Welcome to Auction Watch, a new feature that looks back at auction activity in the preceding months. The overall information is courtesy of David Sandeman at the Essential Information Group, plus comments elsewhere in the property press.
2017 was very much a year of two halves. In the first half auction sales fell by 5% and revenues by 7% when compared to H1 2016. This can be largely attributed to the huge, unprecedented spike in sales we witnessed in early 2016, when buyers rushed to beat the impending stamp duty changes that saw new surcharges introduced for buy-to-let and second home purchases.
In the second half of 2017 we saw the negatives turn into positives. Despite the marginal falls of 1% seen in lots offered, lots sold and amount raised in December, the quarterly figures show a 3% gain in amount raised to £1.351bn. Furthermore, our figures for the whole of H2 show an overall rise of 2.1% in lots sold and 6.2% in amount raised – all against a backdrop of Brexit uncertainty and political turmoil following the general election result!
December 2017 statistics
Auctions held in the UK: 116
Total lots offered: 3,698
Total lots sold: 2,797
Percent sold: 75.6%
Total realised: £529,799,253
There has been a stark contrast in recent results between the two sectors. Residential sales grew by 3.3% in December to 3,338 lots, with a total sales value exceeding £340m (up 6.2% on December 2016).
Conversely, the number of commercial lots sold fell 19% in December, from 567 lots to 459 lots. Commercial revenue totalled £190m – down 12% on December 2016, but despite this fall the quarterly revenue total still increased by 8.5% to £529m – an indication of bigger lot sizes and the strong prices achieved during September and October.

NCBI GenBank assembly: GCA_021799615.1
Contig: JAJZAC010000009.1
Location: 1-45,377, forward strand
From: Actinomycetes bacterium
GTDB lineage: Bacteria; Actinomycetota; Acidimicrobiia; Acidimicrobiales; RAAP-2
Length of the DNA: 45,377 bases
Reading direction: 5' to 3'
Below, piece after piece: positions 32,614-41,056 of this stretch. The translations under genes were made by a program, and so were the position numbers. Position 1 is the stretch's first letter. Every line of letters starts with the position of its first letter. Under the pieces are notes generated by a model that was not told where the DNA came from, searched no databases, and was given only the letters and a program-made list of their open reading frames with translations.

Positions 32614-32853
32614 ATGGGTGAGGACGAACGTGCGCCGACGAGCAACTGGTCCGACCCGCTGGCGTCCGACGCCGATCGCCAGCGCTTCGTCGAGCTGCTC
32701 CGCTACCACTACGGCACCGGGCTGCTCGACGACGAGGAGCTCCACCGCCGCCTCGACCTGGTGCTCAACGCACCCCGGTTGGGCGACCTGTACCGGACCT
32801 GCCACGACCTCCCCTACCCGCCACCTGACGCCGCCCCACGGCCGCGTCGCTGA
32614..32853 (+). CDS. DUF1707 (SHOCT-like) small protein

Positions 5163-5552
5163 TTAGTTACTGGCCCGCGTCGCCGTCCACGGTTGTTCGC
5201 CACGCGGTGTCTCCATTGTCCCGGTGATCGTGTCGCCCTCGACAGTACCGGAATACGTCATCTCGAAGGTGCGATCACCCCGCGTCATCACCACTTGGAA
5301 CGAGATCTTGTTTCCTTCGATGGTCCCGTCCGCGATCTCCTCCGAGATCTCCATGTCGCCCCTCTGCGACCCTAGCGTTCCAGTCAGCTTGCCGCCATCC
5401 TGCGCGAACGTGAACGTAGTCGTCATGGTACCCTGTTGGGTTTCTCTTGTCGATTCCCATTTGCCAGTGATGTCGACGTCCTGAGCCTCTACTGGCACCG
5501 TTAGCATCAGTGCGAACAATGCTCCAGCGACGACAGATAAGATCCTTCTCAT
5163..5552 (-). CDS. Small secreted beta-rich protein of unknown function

2016 was a hugely distorted year in the residential auction market with the rush to avoid the additional stamp duty hike. 2017 in contrast has been a year of adjustment but the overall message is that sales held up remarkably well. A realistic reserve is always key to achieving a sale in the room, but good quality stock is still proving very popular and often exceeding price expectations.
Interesting trends during 2017 have been the greater diversity of buyers as well as the growth of overseas buyers due to sterling’s weakness. Allsop’s commercial auctioneer George Walker commented “overseas buyers had made up around 3-5% of our buyers for some time, but last year 13% of our sales went to overseas buyers”.